For the most part, this triumph of conviction proceeds from the writing itself If The Red Badge has a hero, surely that hero is the American language, and yet the major literary influence on Crane in his use of that instrument came from abroad, from France by way of Russia: first from Stendhal, whose Charterhouse of Parma has its young protagonist, Fabrizio del Dongo, flounder about on the field of Waterloo in a state of disoriented confusion much like Henry Fleming's. Crane, it seems, had never read Stendhal, but Tolstoy had, and had learned from him, and Crane learned from Tolstoy, whose Sebastopol came out in translation half a dozen years before the first draft of The Red Badge was put on paper. Crane had read and admired it, but apparently not War and Peace ("It goes on and on like Texas," he is reported to have complained) nor Zola's La Débâcle, also often cited as an influence, though Crane himself only said of him, "I find him pretty tiresome." In a larger sense his major influences came from life itself, from the people he knew and moved among and the veterans he talked with. For example, "I believe that I got my sense of the rage of conflict on the football field, " he once declared, and his Claverack. training in close-order drill and the manual of arms was of greater use to him than anyone trying to write about army life without such training could ever know.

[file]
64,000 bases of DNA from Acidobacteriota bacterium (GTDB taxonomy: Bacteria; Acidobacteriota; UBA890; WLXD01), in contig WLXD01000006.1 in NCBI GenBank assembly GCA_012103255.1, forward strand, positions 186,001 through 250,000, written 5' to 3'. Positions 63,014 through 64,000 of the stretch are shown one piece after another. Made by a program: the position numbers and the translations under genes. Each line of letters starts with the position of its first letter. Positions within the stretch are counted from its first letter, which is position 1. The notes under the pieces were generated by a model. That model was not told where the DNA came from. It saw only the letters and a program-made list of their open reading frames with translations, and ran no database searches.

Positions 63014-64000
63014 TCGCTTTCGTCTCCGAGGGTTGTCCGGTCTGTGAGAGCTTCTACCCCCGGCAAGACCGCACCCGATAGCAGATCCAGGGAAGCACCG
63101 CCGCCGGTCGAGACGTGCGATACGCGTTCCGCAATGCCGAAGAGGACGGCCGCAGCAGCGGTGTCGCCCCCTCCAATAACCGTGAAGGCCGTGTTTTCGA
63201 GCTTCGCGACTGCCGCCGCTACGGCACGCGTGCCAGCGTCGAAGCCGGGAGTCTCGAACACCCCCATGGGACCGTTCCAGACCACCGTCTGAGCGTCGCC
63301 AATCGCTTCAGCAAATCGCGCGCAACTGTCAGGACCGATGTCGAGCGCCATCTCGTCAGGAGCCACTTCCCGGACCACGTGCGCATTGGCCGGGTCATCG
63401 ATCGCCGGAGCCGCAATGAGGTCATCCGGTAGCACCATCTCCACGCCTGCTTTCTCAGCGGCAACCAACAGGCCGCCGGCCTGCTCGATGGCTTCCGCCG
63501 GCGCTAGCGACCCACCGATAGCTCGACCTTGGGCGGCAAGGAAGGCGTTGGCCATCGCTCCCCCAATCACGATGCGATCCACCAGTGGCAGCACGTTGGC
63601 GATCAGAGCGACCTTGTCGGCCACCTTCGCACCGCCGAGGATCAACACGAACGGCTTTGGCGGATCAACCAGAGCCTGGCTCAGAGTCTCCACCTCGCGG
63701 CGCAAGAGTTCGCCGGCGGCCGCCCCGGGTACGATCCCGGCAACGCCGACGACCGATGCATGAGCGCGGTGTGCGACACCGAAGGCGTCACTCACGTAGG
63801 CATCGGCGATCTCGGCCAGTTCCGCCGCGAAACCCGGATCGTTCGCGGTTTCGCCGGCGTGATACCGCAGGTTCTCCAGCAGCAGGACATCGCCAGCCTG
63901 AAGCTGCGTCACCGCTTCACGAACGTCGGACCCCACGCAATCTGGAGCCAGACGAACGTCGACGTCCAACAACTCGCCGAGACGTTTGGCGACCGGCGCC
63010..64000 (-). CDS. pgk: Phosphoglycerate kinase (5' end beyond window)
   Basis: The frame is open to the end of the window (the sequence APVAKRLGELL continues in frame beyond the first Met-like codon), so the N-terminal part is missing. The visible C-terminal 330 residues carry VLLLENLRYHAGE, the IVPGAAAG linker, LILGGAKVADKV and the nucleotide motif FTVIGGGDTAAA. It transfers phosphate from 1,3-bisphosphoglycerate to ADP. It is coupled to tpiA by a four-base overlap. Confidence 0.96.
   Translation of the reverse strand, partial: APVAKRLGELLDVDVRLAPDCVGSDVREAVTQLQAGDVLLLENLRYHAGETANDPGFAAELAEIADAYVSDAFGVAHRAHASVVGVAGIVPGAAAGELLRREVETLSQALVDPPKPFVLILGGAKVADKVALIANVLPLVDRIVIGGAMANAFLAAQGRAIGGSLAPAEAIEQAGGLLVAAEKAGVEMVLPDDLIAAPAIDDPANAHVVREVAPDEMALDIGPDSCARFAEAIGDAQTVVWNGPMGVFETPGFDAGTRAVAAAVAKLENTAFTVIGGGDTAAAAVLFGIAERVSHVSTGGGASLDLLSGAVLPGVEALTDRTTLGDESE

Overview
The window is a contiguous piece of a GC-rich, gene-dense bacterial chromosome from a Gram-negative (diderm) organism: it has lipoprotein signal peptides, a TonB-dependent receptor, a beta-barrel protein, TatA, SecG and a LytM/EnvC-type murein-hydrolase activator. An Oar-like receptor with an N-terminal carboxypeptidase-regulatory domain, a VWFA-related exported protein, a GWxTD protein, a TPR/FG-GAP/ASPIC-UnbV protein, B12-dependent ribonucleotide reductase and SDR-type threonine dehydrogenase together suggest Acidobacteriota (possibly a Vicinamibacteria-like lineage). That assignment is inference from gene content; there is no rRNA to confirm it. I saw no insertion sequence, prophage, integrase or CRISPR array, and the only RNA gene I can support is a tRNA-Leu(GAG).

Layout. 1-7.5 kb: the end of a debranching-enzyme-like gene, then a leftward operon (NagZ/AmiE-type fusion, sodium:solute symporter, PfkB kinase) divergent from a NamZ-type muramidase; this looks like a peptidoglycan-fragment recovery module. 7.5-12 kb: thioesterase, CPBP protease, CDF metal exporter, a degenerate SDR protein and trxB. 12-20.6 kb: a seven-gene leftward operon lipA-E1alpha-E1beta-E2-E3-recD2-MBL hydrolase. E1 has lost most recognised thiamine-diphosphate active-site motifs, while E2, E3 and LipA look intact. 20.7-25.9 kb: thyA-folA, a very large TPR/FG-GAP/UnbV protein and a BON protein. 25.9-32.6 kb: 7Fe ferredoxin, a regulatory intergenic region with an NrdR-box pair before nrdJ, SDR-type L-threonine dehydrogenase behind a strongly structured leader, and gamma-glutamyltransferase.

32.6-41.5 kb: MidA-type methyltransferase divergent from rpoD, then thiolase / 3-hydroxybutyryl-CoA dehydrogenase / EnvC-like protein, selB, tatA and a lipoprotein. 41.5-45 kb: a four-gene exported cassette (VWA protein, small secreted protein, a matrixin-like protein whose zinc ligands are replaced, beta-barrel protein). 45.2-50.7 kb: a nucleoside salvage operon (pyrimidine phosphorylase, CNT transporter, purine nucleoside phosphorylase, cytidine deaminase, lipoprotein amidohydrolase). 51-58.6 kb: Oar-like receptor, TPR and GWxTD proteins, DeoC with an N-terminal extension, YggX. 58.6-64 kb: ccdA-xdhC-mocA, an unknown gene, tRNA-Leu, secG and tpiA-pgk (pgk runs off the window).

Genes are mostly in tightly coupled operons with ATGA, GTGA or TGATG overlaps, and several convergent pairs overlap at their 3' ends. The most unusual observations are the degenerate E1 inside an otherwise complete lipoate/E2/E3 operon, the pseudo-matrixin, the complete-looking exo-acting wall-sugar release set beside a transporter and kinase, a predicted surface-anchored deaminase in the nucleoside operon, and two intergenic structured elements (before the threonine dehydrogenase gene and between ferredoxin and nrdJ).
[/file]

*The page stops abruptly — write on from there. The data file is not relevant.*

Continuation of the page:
Impressionist or expressionist, realist or naturalist he was called all those things and more-he did have a credo he stuck to from the start. A preacher's son, he said flatly: "Preaching is fatal to art in literature. I try to give readers a slice out of life, and if there is any moral or lesson in it I do not point it out. I let the reader find it for himself " All unknown, he was combining Emily Dickinson's "Tell all the truth but tell it slant" with John Keats's "negative capability" when he wrote, late in his short life, "An artist, I think, is nothing but a powerful memory that can move itself at will through certain experiences sideways, and every artist must be 'in some things powerless as a dead snake."